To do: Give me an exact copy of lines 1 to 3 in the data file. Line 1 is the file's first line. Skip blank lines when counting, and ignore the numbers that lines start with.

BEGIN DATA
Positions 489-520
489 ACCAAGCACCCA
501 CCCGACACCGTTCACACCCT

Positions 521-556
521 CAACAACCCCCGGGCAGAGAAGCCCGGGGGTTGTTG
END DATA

Positions 489-520
489 ACCAAGCACCCA
501 CCCGACACCGTTCACACCCT